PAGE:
Using Arthritis Drugs
To Treat Cancer
Most oncologists continue to overlook the value of COX-2-inhibiting drugs in the treatment of cancer. COX-2 (cyclooxygenase-2) is an enzyme that many types of cancer cells use to propagate and metastasize. This includes cancers of the colon, pancreas, breast, prostate, bladder, lung, head and neck, to name a few.
Several years ago, The Life Extension Foundation reported that European doctors were using COX-2-inhibiting drugs as an adjuvant cancer therapy. A protocol for using COX-2- inhibiting drugs was published so that Foundation members could provide their oncologist with guidelines for using COX-2-inhibitors (such as Lodine or Celebrex) to treat cancer.
New findings continue to show that COX-2 inhibitors suppress cancer cell growth. The December 1999 issue of the British Journal of Cancer showed that a COX-2-inhibiting drug significantly reduced the metastasis of colon cancer cells to the lungs of mice. The scientists concluded that COX-2-inhibitors may be a novel class of therapeutic agents to prevent colon cancer metastasis (which is how colon cancer kills).
A study published in the January 2000 issue of Carcinogenesis shows that human colorectal cancer cells can be made more sensitive to butyrate (a European cancer therapy) when the butyrate is combined with a COX-2-inhibiting drug. Butyrate helps to induce the differentiation and death (apoptosis) of colorectal tumor cells, but is not readily available in the United States. The doctors conducting this study stated that dietary modification (using therapies such as butyrate) along with COX-2-inhibiting drugs could be considered in the treatment of colon cancer.
In the January 1, 2000 issue of the Journal of Immunology, COX-2 inhibition in human lung cancer cells led to marked immune cell infiltration of the tumor and reduced tumor growth. COX-2 inhibition was accompanied by a significant decrease in the immuno-suppressive cytokine IL-10 and a restoration of the more beneficial IL-12. The doctors conducting this study concluded that COX-2 inhibition suppresses tumor activity by restoring the balance of IL-10 and IL-12 in vivo.
Many types of cancer cells produce excess amounts of COX-2 and use this as biologic fuel to stimulate their rapid division. The theory behind cancer patients using COX-2- inhibitors is to deny the COX-2 enzyme to cancer cells. In a study published in Nature Medicine (1999;5:1348-1349), doctors found that blocking the COX-2 enzyme interferes with the formation of new blood vessels (angiogenesis). Since tumors require large amounts of blood to sustain their growth and to establish metastatic colonies, inhibiting the formation of new blood vessels is a desirable effect and COX-2-inhibitors appear to do just that. The doctors who conducted this study pointed out that new blood vessel growth is necessary for wound and ulcer healing and expressed concern that COX-2 -inhibitors could produce gastric ulcer complications in some people. This is why it is so important for cancer patients to work closely with their oncologist if they plan to combine a COX-2-inhibiting drug with chemotherapy regimens. The rationale for using a COX-2-inhibitor with other cancer therapies is to increase the chances of a cure by attacking the tumor at multiple points in its division cycle.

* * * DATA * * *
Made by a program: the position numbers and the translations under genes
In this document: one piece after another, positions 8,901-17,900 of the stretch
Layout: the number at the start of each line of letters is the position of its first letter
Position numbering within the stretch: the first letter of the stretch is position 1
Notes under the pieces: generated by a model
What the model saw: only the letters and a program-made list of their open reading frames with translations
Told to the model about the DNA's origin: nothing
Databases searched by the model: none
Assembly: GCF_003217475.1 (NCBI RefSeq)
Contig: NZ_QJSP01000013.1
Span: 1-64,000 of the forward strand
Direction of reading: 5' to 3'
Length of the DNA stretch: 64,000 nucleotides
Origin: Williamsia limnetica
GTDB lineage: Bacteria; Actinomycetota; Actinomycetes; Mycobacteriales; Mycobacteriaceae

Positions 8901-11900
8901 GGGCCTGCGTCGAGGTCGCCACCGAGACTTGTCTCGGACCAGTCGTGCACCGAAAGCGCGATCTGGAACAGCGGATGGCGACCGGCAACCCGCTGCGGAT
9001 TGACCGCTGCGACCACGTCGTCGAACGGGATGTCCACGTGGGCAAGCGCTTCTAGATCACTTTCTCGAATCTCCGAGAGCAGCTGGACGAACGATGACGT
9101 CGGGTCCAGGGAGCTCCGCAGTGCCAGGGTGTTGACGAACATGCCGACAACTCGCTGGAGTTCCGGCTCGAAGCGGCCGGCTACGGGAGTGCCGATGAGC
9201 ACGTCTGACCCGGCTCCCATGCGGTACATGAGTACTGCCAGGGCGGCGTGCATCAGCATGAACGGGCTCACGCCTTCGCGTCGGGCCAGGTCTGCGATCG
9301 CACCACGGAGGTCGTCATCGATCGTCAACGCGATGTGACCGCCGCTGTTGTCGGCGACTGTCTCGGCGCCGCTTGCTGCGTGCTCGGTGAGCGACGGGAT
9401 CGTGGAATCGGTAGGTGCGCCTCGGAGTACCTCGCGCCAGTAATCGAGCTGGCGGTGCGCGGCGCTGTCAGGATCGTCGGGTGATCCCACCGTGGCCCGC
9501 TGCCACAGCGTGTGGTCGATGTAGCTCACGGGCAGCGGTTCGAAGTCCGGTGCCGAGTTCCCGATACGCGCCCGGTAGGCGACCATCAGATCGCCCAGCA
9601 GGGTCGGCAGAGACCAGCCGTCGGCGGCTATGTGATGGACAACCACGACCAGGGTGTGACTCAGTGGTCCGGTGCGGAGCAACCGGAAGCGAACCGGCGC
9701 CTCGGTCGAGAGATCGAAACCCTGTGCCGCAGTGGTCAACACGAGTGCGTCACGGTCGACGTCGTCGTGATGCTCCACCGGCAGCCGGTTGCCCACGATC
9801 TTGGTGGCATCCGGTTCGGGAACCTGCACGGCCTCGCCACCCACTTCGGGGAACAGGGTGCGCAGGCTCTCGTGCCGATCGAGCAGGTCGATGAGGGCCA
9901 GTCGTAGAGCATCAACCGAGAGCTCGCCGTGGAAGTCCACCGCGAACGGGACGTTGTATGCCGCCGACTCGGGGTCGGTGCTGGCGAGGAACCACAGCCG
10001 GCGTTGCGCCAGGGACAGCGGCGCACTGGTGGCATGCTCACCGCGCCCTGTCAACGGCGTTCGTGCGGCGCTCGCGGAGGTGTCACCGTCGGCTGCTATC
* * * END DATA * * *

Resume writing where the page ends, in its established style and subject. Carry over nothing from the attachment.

One of the most exciting new therapies to treat cancer is the combined use of a COX-2-inhibiting drug along with a "statin"drug. The "statin" class of drugs are used to lower cholesterol, but they also suppress the propagation of certain cancer cells. When used together, these two drugs (a statin and COX-2-inhibitor) may provide the necessary one-two punch needed to control or eradicate the malignancy.
In order to help those with cancer to convince their doctors to prescribe these drugs, we have provided an updated letter that cancer patients can present to their oncologist for consideration. This letter provides a scientific basis for an oncologist to prescribe these potentially life-saving drugs to cancer patients now! To access this updated letter, click here.
In each issue of Life Extension magazine, we endeavor to enlighten the reader to crucial information that they would not have learned about anywhere else. We know that some members find this information technically challenging. To resolve this problem, The Life Extension Foundation expects to open a medical clinic in the United States in the year 2000. Once the clinic is established, Foundation members will gain access scientifically validated therapies without having to travel to other countries.
For Information About Joining The Life Extension Foundation Click Here
The Life Extension Foundation has published an extensive array of updated cancer treatment protocols based on findings from the scientific literature and the clinical experience of practicing oncologists. The following updated cancer protocols are now available:
Cancer (Adjuvant) Treatment Abstracts
- Pancreatic Cancer
- Breast Cancer
- Cancer Adjuvant Therapy
- Cancer Chemotherapy
- Cancer Radiation Therapy
- Cancer Surgery
- Leukemia, Lymphoma, Hodgkin's Disease
- Prostate Cancer: Overview
- Prostate Cancer: Adjuvant Therapy
- Prostate Cancer: Early-Stage
- Prostate Cancer: Late-Stage
- Prostate Cancer: Chemotherapy
- Prostate Cancer: PSA Parameters and Heredity
- Prostate Enlargement: Benign Prostate Hypertrophy
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